The prologue to St. John’s gospel introduces God’s Son as the Word. This life-giving Word—spoken down through the ages—became flesh and lived in our midst. For all of Christian history, the Word is intimately connected with all of human life. It is the purpose of TWIL (“The Word Is Life”) to bring the gospel to life and to bring life to the gospel. This blog will feature reflections on the Sunday Scriptures from contemporary Catholic writers, words of wisdom for our Spiritual journey from saints and blessed, and thoughtful reflections on masterpieces of sacred art. We at Living with Christ hope that they will help you grow in your spiritual life and deepen your relationship with the Word, our Lord Jesus Christ.

Exaltation of the Holy Cross

Categories: The Word Is Life

The liturgical tradition does not have a ceremony for every scenario of loss, but it does offer a rich ritual repertoire from which we can draw inspiration and hope. On this The Word is Life blog, I am exploring how the liturgical year can help us to ritually recognize, hold and welcome the grief of those among us.  

Over the past nine months, I made a series of major decisions. The follow through has not always gone smoothly. The process has been painful, and I have experienced disappointment and suffering. For a while, I got caught in a cycle of revisiting the decisions, re-evaluating them, analyzing them and trying to identify where I went wrong. Should I have taken a safer route? My friends remind me that, in many respects, my hand was forced, that the decisions were for a greater good, that I made courageous choices. Yet, amidst the consequences, I am tempted to be hard on myself.

We are hard-wired to avoid suffering and to assign blame. But on this feast of the Holy Cross, I wonder if it’s a bit like saying to Jesus, “Why did you keep opening your mouth? You knew people were out to get you. Why didn’t you keep quiet? Why did you associate with someone you knew would betray you?” Instead, Mary and John were at the foot of the cross loving Jesus, not blaming him. Jesus could have made different choices and avoided crucifixion. But then, where would we all be?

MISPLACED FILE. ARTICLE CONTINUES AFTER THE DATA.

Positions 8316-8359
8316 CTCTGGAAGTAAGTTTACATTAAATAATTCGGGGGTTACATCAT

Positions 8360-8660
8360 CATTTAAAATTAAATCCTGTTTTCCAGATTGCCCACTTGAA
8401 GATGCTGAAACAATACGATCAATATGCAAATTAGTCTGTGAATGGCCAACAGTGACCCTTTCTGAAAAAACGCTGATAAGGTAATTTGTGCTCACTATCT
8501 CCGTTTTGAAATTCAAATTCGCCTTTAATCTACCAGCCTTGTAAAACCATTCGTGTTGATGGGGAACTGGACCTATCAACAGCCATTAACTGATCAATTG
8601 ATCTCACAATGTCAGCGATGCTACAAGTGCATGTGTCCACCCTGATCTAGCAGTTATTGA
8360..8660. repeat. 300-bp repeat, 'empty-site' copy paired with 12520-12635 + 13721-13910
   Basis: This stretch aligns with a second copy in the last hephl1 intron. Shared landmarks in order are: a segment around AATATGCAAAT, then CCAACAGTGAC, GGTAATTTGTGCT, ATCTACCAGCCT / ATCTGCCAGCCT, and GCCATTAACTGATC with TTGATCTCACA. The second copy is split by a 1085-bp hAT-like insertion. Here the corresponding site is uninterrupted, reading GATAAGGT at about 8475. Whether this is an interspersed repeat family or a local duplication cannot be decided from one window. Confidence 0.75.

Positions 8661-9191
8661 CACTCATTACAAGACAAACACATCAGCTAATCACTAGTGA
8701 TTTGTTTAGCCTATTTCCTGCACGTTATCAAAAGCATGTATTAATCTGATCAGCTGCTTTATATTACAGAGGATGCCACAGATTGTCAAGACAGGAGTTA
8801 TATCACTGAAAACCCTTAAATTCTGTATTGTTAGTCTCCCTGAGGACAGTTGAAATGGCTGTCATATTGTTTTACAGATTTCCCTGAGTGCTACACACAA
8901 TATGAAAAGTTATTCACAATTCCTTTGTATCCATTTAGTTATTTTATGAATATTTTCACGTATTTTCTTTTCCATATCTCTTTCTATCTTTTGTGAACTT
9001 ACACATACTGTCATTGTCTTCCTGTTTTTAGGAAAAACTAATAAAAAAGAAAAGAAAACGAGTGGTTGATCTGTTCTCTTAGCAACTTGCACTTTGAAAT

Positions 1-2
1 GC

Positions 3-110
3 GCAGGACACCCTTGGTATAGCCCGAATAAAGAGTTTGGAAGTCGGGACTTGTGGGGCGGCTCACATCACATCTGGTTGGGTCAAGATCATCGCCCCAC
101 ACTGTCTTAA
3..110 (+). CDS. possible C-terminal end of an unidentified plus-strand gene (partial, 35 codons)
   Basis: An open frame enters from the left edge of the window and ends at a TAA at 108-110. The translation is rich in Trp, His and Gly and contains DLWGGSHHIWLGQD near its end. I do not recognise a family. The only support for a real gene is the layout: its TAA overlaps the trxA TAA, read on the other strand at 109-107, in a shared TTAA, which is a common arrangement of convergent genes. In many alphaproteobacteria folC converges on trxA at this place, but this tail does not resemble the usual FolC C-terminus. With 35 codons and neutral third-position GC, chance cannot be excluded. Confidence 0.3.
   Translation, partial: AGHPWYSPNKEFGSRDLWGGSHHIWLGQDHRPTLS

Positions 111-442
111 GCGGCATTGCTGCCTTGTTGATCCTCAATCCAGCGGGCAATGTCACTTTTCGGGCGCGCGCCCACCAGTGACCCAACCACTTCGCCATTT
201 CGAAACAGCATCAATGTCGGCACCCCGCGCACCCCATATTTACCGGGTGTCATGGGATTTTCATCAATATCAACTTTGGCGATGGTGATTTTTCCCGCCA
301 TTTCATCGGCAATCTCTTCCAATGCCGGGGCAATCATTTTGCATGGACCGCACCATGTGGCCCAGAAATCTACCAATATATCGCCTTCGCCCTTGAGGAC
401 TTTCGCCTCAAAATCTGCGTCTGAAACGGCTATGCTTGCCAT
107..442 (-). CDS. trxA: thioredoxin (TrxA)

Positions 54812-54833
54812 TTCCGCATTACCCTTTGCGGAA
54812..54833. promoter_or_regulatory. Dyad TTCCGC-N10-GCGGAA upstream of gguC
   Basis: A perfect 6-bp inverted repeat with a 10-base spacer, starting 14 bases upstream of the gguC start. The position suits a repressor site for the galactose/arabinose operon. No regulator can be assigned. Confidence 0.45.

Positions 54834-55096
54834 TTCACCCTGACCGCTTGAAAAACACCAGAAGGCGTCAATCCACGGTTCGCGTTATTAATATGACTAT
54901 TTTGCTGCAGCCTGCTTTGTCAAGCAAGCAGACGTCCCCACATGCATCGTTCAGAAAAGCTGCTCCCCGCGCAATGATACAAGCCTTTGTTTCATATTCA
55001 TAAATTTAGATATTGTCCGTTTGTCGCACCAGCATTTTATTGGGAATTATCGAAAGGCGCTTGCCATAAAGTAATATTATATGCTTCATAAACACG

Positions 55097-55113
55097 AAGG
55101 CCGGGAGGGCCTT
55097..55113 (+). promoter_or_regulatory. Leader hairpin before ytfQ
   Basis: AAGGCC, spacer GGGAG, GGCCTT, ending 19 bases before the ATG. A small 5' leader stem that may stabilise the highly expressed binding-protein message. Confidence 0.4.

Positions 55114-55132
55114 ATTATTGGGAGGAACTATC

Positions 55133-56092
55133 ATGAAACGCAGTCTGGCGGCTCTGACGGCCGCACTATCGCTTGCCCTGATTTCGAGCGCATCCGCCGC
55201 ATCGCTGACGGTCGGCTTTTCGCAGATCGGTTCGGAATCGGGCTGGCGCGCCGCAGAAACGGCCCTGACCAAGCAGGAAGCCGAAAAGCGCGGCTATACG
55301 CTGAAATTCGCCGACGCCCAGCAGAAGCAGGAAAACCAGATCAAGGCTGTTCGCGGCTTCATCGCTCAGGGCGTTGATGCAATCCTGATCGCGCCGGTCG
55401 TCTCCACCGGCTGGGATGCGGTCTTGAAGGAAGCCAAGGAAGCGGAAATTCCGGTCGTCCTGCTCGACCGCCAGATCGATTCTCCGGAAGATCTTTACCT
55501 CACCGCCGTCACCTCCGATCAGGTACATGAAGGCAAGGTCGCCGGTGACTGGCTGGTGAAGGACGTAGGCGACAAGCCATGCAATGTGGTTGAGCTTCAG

We are disciples, called to live in imitation of Jesus on earth and to enter into the Paschal Mystery with our own lives. You probably know this short verse from the popular devotion of the Stations of the Cross:


We adore you, O Christ, and we bless you

Because by your holy cross, you have redeemed the world


This processional devotion, by which we walk the path Jesus did, carrying the cross through Jerusalem to the Crucifixion, was promoted in the Holy Land in the 13th century by the Franciscans. Not everyone can make the pilgrimage to the Holy Land, so the faithful adapted the devotion to something of an imagined route that we walk with stopping points (stations) constructed outdoors in our local area. We also have markers placed inside our churches, or even booklets that we can follow while remaining stationary in a pew or even an armchair at home. Much like our local stations, this prayer is actually a shortening of a longer prayer that was written by St. Francis of Assisi for the friars to offer whenever they visited churches:


We adore you, Lord Jesus Christ, in all your churches throughout the whole world

and we bless you because by your holy cross you have redeemed the world.


St. Francis sent his friars to evangelize. He wanted them to know that they could encounter Jesus wherever they were. The same could be said for us. Wherever we are (and, also in whatever age), the Cross of Jesus is present to us, not only as a sign of suffering, but of the entire Paschal Mystery – the death, rising, and ascension of our Lord.